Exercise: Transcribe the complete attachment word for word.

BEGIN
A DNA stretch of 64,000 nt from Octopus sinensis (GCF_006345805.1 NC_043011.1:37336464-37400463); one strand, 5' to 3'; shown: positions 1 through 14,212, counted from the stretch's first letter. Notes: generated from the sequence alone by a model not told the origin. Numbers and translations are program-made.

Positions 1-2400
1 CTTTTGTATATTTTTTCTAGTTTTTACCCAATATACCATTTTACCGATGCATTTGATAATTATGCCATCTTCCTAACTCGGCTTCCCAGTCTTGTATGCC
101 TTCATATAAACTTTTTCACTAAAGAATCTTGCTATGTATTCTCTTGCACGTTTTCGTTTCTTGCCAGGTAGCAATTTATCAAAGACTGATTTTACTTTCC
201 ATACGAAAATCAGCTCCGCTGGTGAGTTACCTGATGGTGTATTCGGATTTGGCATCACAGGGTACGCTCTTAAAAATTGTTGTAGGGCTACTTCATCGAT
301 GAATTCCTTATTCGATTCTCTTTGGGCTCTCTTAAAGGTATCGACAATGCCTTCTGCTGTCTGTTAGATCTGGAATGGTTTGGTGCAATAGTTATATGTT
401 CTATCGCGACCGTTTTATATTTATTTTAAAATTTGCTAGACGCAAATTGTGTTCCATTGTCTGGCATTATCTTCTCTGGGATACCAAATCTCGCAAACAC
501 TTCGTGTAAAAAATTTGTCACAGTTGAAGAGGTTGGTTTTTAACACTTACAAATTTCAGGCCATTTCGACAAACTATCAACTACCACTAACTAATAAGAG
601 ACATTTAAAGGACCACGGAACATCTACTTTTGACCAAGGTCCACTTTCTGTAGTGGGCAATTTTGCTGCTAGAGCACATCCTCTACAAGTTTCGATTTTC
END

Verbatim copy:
A DNA stretch of 64,000 nt from Octopus sinensis (GCF_006345805.1 NC_043011.1:37336464-37400463); one strand, 5' to 3'; shown: positions 1 through 14,212, counted from the stretch's first letter. Notes: generated from the sequence alone by a model not told the origin. Numbers and translations are program-made.

Positions 1-2400
1 CTTTTGTATATTTTTTCTAGTTTTTACCCAATATACCATTTTACCGATGCATTTGATAATTATGCCATCTTCCTAACTCGGCTTCCCAGTCTTGTATGCC
101 TTCATATAAACTTTTTCACTAAAGAATCTTGCTATGTATTCTCTTGCACGTTTTCGTTTCTTGCCAGGTAGCAATTTATCAAAGACTGATTTTACTTTCC
201 ATACGAAAATCAGCTCCGCTGGTGAGTTACCTGATGGTGTATTCGGATTTGGCATCACAGGGTACGCTCTTAAAAATTGTTGTAGGGCTACTTCATCGAT
301 GAATTCCTTATTCGATTCTCTTTGGGCTCTCTTAAAGGTATCGACAATGCCTTCTGCTGTCTGTTAGATCTGGAATGGTTTGGTGCAATAGTTATATGTT
401 CTATCGCGACCGTTTTATATTTATTTTAAAATTTGCTAGACGCAAATTGTGTTCCATTGTCTGGCATTATCTTCTCTGGGATACCAAATCTCGCAAACAC
501 TTCGTGTAAAAAATTTGTCACAGTTGAAGAGGTTGGTTTTTAACACTTACAAATTTCAGGCCATTTCGACAAACTATCAACTACCACTAACTAATAAGAG
601 ACATTTAAAGGACCACGGAACATCTACTTTTGACCAAGGTCCACTTTCTGTAGTGGGCAATTTTGCTGCTAGAGCACATCCTCTACAAGTTTCGATTTTC